5 Gorgeous Lingerie Brands That Celebrate Bodies Of All Shapes And Sizes
Vicky S, this is how it's done.
Over the past week, there’s been a lot of chat about the Victoria’s Secret Fashion Show, and whether the very rigid standard of beauty it portrays is, well, outdated.
Somewhat ironically, the brand’s chief marketing officer Ed Razek did nothing for this idea when discussing diversity in an interview with Vogue. Asked if they had ever considered putting transgender and plus-sized models in the show, he said:
Does the brand think about diversity? Yes. Do we offer larger sizes? Yes. Shouldn’t you have transsexuals in the show? No. No, I don’t think we should. The show is a fantasy.
The backlash was swift – who says transgender women and plus-size women can’t be part of a ‘fantasy’? Who exactly is the show for, if women don’t feel themselves represented by it? Because many women certainly aren’t too jazzed about it.
Victoria’s Secret never cared about bodies like mine, so I’m not going to waste my energy trying to convince them that they should.
— me, a fat ? (@SimoneMariposa) November 10, 2018
The FULL FANTASY can be always be sold, regardless of a woman's gender identity, size or shape. I guess now we know what Victoria's secret is. She's actually a douchy cis white guy with outdated opinions on what makes a woman sexy #edrazek @victoriassecret you've been exposed ☕ pic.twitter.com/s5MKYGmx5K
— ＭＵＮＲＯＥ ?? (@MunroeBergdorf) November 10, 2018
WHO ?? IS ?? THE ?? VICTORIA'S ?? SECRET ?? FASHION ?? SHOW ?? FOR ??
because if it is to sell products, it should feature the full spectrum of folks who want to buy products. especially since thin, cis-gendered women aren't the only ones who wear fancy underwear. clearly!
— Anne T. Donahue (@annetdonahue) November 10, 2018
Prime example of why brands need to be careful of casting directors opinions. Especially when it’s a 70 year old man who’s living in the past. Thank god @rihanna brought us @SavageXFenty this year with genuine attention & love of diversity in her branding ? https://t.co/pdCk2ueSGq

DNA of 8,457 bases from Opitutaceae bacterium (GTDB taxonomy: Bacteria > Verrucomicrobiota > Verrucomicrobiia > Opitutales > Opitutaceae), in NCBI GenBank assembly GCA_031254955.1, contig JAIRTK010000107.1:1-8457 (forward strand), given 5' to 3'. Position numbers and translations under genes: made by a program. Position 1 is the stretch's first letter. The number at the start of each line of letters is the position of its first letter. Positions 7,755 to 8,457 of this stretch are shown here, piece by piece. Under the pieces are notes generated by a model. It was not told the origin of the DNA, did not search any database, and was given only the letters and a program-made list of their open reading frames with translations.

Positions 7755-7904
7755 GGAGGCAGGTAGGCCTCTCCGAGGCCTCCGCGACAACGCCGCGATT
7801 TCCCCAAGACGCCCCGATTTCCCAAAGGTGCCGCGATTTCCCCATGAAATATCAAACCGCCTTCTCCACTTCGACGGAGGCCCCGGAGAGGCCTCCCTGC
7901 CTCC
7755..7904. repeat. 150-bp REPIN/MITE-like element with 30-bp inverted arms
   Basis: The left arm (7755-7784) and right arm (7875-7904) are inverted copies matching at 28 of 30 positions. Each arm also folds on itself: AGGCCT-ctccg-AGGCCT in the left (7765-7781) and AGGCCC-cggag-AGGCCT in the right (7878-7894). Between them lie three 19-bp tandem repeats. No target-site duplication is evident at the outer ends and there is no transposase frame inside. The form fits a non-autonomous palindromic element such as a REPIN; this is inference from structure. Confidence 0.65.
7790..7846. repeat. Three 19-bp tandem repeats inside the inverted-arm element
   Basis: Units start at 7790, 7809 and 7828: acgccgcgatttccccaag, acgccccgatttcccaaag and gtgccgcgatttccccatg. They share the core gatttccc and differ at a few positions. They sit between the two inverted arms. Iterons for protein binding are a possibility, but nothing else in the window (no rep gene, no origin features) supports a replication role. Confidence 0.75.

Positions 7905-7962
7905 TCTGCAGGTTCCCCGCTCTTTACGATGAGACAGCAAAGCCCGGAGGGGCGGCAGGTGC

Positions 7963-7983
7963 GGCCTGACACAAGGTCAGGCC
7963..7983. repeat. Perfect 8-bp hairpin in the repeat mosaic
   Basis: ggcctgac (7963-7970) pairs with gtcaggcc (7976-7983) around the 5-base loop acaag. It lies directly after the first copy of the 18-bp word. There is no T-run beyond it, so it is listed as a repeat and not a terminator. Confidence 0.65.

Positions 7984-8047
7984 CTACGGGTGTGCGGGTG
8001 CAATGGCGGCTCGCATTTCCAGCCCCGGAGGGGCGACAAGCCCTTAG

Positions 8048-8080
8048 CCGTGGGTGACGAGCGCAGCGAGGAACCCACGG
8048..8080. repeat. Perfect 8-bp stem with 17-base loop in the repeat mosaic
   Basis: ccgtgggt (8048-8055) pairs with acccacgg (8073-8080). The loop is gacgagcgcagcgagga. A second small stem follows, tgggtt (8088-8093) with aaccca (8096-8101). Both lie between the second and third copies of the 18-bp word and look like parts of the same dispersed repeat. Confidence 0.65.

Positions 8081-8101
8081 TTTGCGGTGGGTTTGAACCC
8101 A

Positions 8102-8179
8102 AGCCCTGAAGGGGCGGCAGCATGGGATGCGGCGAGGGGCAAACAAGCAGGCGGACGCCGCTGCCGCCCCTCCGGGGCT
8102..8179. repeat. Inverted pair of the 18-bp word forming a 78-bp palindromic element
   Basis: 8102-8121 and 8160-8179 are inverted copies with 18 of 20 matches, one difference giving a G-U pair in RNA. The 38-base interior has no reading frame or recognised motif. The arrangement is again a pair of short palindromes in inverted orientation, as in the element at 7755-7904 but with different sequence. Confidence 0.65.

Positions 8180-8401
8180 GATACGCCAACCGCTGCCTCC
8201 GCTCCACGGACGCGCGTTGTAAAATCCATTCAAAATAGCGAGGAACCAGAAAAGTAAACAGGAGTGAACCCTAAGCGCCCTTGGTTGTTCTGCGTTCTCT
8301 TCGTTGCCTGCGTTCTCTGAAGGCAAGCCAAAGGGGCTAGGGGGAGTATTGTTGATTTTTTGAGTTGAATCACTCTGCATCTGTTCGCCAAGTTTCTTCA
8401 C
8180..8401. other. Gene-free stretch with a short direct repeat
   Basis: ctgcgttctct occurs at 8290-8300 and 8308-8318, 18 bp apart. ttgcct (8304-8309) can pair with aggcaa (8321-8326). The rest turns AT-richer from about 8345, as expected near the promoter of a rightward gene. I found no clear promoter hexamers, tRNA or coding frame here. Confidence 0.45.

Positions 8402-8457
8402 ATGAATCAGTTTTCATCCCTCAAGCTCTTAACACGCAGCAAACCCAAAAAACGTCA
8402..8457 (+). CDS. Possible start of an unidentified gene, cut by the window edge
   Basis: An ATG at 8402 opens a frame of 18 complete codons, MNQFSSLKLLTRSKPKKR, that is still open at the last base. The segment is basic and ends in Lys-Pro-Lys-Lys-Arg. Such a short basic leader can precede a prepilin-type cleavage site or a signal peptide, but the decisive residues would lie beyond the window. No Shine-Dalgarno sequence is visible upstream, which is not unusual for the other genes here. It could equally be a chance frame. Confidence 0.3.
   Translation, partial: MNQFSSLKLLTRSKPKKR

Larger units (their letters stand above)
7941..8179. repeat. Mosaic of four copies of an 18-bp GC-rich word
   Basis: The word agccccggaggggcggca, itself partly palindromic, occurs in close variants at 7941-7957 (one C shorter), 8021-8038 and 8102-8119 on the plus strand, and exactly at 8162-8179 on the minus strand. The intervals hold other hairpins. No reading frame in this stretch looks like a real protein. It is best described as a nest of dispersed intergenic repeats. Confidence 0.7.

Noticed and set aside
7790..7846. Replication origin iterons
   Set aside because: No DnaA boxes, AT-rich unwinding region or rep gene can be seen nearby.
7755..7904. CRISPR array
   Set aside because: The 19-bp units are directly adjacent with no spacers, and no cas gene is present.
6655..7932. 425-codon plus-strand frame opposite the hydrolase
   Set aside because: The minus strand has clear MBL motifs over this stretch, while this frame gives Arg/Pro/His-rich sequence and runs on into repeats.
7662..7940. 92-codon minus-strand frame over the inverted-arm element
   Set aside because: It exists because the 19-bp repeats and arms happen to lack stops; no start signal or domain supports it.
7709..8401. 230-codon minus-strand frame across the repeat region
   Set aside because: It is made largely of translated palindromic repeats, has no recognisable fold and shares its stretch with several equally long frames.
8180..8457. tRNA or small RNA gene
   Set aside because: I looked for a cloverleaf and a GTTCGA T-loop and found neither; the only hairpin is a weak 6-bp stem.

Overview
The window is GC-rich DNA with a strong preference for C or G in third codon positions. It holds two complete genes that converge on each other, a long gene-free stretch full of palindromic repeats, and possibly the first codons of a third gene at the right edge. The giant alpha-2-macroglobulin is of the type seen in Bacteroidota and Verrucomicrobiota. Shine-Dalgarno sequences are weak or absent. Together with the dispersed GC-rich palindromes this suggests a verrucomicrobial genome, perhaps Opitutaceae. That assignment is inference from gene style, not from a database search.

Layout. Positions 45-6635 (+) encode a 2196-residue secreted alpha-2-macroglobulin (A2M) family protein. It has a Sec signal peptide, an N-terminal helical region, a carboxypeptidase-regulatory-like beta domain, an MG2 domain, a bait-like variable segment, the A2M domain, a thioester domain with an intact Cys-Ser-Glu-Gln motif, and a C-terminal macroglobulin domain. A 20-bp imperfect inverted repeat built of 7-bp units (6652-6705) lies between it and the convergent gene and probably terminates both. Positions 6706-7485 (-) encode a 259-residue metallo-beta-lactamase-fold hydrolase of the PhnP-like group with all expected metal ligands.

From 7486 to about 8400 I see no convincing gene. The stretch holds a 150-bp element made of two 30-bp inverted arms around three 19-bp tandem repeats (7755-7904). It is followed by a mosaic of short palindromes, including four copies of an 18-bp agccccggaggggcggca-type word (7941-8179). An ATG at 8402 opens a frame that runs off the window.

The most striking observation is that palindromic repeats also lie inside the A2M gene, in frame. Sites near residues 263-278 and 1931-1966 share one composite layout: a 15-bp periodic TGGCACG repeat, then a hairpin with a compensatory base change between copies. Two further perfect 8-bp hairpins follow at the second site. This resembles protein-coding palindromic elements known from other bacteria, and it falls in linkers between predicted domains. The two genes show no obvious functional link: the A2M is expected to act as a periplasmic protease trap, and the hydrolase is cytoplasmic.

— Louise O'Reilly (@StyleMeCurvy) November 11, 2018
Razek later apologised for the “insensitive” comments, saying the brand have had trans models come to castings, but “like many others, they didn’t make it”.
But the damage has been done – and women are shouting out the lingerie brands that aren’t just stocking larger sizes, but celebrating their LGBTQ+ and plus-size customers.
For the gals seeking out cute bras in a D to K cup, Curvy Kate can’t be beaten. The site stocks fab basics as well as the more risqué Scantilly range.
If you want all the bells and whistles, Playful Promises will deliver, in sizes 32-42 A-G. Their collabs with blogger Gabi Fresh and RuPaul’s Drag Race alum Violet Chachki are just dzuh-vine.
Trust Rihanna to produce underwear that celebrates all body types. The Savage X show at New York Fashion Week earlier this year featured a diverse range of models, and the scanties cater to lovers of sexy lingerie and comfort-seekers.
Like your lingerie delicate and pretty? You’ll love Lonely, which does wispy, lacy unmentionables from cups A-G. Their models also have visible body hair, rolls, stretch marks and cellulite, and they look amazing.
Last week, as a response to the VS Fashion Show, Simply Be hosted their own We Are All Angels event to showcase their AW18 lingerie range, available in up to size 48K.
“The show is a celebration of women and who they are, eliminating the idea that we are defined by our bodies,” said a spokesperson for the brand. “At Simply Be, we believe that women should be able to wear whatever they want regardless of size.” Yass.